Fund families seem to be aware of the relationship among skill, efficiency, and performance. The authors find that manager skill is rewarded more in less efficient markets and that, as a result, fund families allocate more skilled managers to those market segments.
The authors’ objective is to show that fund families are aware that manager skill is rewarded more in less efficient markets than in more efficient markets. Consequently, fund families rationally allocate more skilled managers to less efficient market segments and, by doing so, increase average alpha, attract new money inflows, and increase fee income.
How Is This Research Useful to Practitioners?
According to the authors, manager skill (measured by the average SAT score of the manager’s matriculating institution) has a greater impact on performance in the less efficient high-yield (HY) segment than in the more efficient investment-grade (IG) segment. Fund families allocate managers to market segments according to manager skill and market efficiency. They pursue this strategy when hiring new fund managers and when reassigning managers to funds within the family.
Interestingly, using manager-related control variables reveals that managers with extensive investment experience tend to underperform. The impact of the manager’s educational background on the fund performance is mixed at best. The results from the fund control variables suggest that the bond funds are not subject to diseconomies of scale. There is a positive relationship between size and performance, and as expected, the authors find that the expense ratio and turnover have a negative impact on the returns.
How Did the Authors Conduct This Research?
The authors use data from the Center for Research in Security Prices (CRSP) Survivor-Bias-Free US Mutual Fund Database from 1991 to 2010. They use Lipper, Wiesenberger, and Strategic Insight to determine whether the fund is an HY or IG fund. The information on fund managers comes from the Morningstar Principia database; it provides information on the various educational degrees of the 423 managers. The average matriculant’s SAT score at the institution where the manager obtained his or her bachelor’s degree is used as a proxy for the manager’s skill.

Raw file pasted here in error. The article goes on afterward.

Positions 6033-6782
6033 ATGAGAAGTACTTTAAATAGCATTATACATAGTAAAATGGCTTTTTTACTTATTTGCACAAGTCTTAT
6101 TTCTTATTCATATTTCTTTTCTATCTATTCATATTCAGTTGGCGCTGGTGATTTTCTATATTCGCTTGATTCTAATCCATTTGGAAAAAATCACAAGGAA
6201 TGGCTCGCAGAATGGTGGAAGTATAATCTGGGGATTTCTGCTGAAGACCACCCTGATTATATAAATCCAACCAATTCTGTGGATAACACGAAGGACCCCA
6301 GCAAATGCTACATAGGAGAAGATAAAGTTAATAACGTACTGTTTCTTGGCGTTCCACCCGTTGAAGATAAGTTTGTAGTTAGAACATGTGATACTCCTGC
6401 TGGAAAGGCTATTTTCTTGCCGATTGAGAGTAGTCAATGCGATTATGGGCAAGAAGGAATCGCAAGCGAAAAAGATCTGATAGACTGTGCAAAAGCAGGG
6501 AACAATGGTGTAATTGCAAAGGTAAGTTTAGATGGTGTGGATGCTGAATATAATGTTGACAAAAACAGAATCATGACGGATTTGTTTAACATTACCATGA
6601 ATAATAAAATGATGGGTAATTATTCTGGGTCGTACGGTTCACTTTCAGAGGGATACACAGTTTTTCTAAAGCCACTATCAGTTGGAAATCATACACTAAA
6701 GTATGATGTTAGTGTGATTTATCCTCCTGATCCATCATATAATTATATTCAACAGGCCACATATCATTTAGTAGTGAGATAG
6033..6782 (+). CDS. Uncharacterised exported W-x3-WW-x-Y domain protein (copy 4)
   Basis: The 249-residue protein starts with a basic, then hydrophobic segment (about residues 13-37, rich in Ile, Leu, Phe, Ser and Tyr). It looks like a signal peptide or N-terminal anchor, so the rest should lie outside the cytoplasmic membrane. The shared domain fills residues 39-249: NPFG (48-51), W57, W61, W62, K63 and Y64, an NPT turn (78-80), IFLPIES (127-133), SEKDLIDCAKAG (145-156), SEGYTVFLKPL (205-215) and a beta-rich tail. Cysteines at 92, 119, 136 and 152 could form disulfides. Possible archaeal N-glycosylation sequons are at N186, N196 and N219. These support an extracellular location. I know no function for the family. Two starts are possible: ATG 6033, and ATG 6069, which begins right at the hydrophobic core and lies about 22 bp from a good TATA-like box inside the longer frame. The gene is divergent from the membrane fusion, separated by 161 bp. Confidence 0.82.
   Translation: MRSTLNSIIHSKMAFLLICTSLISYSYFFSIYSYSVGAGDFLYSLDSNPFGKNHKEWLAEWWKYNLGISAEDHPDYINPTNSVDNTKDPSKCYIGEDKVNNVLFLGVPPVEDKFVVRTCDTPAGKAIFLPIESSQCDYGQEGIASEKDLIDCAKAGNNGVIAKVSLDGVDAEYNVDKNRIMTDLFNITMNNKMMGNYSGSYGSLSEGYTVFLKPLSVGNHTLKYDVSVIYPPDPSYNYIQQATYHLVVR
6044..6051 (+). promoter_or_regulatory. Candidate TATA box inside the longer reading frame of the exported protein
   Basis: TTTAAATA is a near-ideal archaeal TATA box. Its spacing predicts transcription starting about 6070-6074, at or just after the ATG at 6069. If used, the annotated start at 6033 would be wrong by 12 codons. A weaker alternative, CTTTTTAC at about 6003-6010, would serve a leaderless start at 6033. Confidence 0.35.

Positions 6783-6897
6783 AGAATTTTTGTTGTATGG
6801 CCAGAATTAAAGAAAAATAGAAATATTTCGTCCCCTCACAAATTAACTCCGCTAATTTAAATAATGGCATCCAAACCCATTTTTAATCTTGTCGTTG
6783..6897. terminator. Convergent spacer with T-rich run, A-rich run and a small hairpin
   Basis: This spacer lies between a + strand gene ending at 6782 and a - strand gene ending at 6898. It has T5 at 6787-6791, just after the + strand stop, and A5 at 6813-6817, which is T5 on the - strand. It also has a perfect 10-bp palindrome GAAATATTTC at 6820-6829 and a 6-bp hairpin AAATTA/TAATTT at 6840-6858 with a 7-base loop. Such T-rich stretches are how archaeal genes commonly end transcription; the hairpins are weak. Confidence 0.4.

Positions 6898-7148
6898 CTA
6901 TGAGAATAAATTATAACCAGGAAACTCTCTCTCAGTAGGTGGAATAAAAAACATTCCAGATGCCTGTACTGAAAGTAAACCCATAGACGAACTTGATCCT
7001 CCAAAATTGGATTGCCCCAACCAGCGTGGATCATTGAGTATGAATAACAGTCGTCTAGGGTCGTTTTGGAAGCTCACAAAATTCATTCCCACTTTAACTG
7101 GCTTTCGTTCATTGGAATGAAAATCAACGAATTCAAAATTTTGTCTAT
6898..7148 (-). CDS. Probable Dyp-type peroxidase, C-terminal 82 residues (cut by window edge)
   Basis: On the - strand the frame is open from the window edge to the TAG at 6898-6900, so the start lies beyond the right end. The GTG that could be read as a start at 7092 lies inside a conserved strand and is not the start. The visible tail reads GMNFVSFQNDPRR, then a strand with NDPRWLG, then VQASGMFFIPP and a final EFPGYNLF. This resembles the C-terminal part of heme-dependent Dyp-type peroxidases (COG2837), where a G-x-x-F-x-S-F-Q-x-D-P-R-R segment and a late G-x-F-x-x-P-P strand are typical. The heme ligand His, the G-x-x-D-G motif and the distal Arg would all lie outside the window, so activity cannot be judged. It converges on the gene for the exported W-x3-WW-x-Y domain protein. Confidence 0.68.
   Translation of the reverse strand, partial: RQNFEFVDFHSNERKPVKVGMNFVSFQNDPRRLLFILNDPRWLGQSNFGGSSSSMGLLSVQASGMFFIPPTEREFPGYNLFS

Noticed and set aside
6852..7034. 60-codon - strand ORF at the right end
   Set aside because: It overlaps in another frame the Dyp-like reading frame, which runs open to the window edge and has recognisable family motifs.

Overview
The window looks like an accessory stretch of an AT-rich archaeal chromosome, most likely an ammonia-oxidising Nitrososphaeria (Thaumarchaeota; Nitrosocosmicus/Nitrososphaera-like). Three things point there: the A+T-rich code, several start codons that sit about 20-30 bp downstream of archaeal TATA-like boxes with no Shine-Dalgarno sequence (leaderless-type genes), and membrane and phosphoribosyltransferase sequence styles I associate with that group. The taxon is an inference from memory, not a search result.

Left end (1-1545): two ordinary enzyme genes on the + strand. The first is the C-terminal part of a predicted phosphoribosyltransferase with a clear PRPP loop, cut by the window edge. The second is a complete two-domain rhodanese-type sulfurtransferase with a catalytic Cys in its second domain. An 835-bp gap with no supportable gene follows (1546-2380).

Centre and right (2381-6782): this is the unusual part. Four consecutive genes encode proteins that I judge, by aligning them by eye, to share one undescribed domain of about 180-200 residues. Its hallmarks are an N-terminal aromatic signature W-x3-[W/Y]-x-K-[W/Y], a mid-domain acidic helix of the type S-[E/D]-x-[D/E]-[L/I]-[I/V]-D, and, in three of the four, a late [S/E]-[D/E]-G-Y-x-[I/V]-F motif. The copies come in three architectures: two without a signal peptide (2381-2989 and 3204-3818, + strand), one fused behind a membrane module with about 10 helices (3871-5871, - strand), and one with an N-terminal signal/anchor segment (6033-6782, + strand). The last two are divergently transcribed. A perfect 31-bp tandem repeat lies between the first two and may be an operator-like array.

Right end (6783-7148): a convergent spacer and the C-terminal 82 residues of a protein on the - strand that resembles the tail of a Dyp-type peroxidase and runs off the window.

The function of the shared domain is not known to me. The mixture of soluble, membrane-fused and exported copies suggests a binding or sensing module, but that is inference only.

The HY segment is much less efficient than the IG segment. In a more efficient market, index funds outnumber actively managed funds because it does not pay to actively manage a fund in an efficient market. The authors find that the proportion of index funds is 18% in the IG segment and only 2% in the HY segment.
To test their main hypothesis—that skill in less efficient markets is more valuable than in more efficient markets—the authors calculate alphas from four different models. In the next regression, these alphas are used as the dependent variables. A dummy variable (HY = 1 or IG = 0), the proxy for manager skill (SAT score), and an interactive term for the dummy variable and SAT scores are used as independent variables. Various fund- and manager-related control variables are also used as independent variables. The results show that skill pays off more in the less efficient HY segment than in the more efficient IG segment.
Next, the authors use a probit model, with the probability of a manager’s allocation to the HY segment serving as the dependent variable. The model uses different measures of manager skill and manager-related control variables as independent variables. The results show that a manager with a higher level of relative skill has a higher probability of getting assigned to an HY fund.
This study is the first of its kind, and the conclusions are very interesting. The authors have used different ways of measuring skill and performance. The results of this study are robust over time and remain stable with the use of different estimation approaches; the authors control for manager- and fund-related variables. But I do think that the SAT score of the manager’s matriculating institution is a weak proxy for manager skill.